HomeHealth Care NewsMoving Beyond COVID-19 from Lessons Learned - Commentary

Moving Beyond COVID-19 from Lessons Learned – Commentary

Is there a chance to effectively vanquish and recover from COVID-19, at least to end the pandemic and return to normal lives again?

We function here as prognosticators and contrarians that seek to inform and share and to learn, and we thus argue yes. Although we were blindsided and there were grave initial mistakes—some very consequential, such as the flawed and botched initial Centers for Disease Control and Prevention (CDC) testing that allowed the virus to seed for 4 to 5 weeks initially—there are several key components of the COVID-19 response that should have been enacted from inception (save 3-4 weeks initially to understand the pathogen) and which should be urgently implemented based on the experiences over the last 14 months or so.

We call on the medical experts who inform governments to use some common sense, logic, and critical thinking. If it is all about the science, we implore the medical decision-makers to follow the data and science and understand that stopping COVID-19 ‘at all costs’ is not a reasonable policy and not attainable. Our pathway forward is as follows:

  1. Protect high-risk elderly and vulnerable: This would include elderly persons with medical conditions, frail individuals with comorbid conditions or obesity, and people who live in nursing homes, assisted living facilities, or long-term care facilities. To control staff transmission, consider sequestering staff to one to two weeks at a time. Our precious elderly have lost the rhythm and rhyme of life with these lockdowns and restrictions. Those with dementia saw their conditions worsen. Many had lost hope and died alone and in misery. We are here because of them and need to appreciate they are human beings who gave their best years. They must be afforded gracious mercy, understanding and respect.
  2. End lockdowns, shelter-in-place orders, mask mandates, and school closure policies: The crushing harms and devastation from these policies far outweigh any benefit. Additionally, the harms are most pronounced among the poorer in society, who are least able to afford the restrictions. Lockdowns kill people, destroy families, cause household stress from lost jobs, prevent education of children, and prevent detection of suspected child abuse. We saw real evidence of desparate business owners, children, and other vital members of society committing serious self-harms and suicides by mid-2020 due to the lockdowns.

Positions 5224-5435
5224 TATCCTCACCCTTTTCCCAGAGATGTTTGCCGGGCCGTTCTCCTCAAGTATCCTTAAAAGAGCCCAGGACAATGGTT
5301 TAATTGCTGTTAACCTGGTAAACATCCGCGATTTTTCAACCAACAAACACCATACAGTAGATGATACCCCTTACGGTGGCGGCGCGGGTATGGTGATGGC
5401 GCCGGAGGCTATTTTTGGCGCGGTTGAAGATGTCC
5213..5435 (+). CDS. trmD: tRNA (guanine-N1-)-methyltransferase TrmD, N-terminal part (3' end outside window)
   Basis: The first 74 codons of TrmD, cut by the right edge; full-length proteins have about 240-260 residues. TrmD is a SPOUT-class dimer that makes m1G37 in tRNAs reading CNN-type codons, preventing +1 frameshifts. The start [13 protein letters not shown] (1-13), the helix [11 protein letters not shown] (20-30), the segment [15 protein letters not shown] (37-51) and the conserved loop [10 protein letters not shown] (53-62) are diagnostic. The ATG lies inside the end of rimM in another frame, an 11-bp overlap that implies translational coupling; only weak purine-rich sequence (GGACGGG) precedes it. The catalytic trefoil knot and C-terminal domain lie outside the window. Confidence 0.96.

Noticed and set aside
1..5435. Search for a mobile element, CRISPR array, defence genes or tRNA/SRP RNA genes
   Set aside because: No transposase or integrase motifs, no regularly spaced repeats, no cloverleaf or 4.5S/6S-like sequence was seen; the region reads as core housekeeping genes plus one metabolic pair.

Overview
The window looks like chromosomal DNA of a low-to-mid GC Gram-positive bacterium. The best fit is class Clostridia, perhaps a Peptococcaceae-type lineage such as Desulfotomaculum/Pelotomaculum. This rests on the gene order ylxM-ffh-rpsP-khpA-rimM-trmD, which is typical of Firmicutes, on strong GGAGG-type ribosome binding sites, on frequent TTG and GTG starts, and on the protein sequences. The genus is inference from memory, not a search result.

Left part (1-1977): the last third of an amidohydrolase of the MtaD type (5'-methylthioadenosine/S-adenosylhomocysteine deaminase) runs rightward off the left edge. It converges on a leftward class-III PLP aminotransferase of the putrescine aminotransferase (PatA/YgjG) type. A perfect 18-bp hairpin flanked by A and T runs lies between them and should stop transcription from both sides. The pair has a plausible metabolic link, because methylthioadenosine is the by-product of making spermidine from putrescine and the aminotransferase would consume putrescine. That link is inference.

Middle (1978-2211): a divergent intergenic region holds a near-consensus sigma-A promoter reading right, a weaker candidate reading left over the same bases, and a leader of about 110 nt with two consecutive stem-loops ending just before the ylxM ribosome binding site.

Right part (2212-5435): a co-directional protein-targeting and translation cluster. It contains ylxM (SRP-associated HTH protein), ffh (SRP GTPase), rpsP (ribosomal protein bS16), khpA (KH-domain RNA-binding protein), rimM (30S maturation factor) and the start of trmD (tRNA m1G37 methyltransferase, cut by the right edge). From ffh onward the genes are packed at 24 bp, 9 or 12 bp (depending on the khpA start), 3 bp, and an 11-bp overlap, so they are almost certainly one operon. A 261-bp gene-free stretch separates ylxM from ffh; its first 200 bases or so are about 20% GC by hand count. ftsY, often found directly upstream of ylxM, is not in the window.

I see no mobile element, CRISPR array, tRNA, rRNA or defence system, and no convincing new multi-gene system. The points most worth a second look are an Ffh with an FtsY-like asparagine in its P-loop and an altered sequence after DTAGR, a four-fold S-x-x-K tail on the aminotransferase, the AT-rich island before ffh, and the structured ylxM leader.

3. Isolate only the sick and those with symptoms: Stop contact tracing where the virus has already spread extensively, as it confers no benefit. Stop wide testing of asymptomatic persons.
  4. Foster improved hand-washing hygiene and improved sanitation.
  5. Promote early out-patient therapeutics: This would include combined and sequenced antivirals, anti-infectives and some drugs used as a prophylaxis (hydroxychloroquine, ivermectin, doxycycline, bromhexine, colchicine, favipiravir, quercetin, etc.), corticosteroid (budesonide, dexamethasone, prednisone, and methylprednisolone, etc.), and antithrombotic drugs (aspirin, enoxaparin, etc.). The drugs should be available during the early stages of illness, especially high-risk people and those in congregate settings We recognize that future research would clarify and define the benefit of these early treatments.  There is no sound scientific or moral reason not to consider early treatment.
  6. Vaccines should be mainly available to those over 70 years of age who are high-risk, and to the front-line medical staff who care for them. Vaccines should also only be given after shared decision-making with their clinicians whereby patients can give informed consent for receiving the vaccine. We believe that, because the risks outweigh the benefits, vaccines are unnecessary for those under 70 who are healthy. We believe the above measures will control the pandemic without a mass vaccine campaign.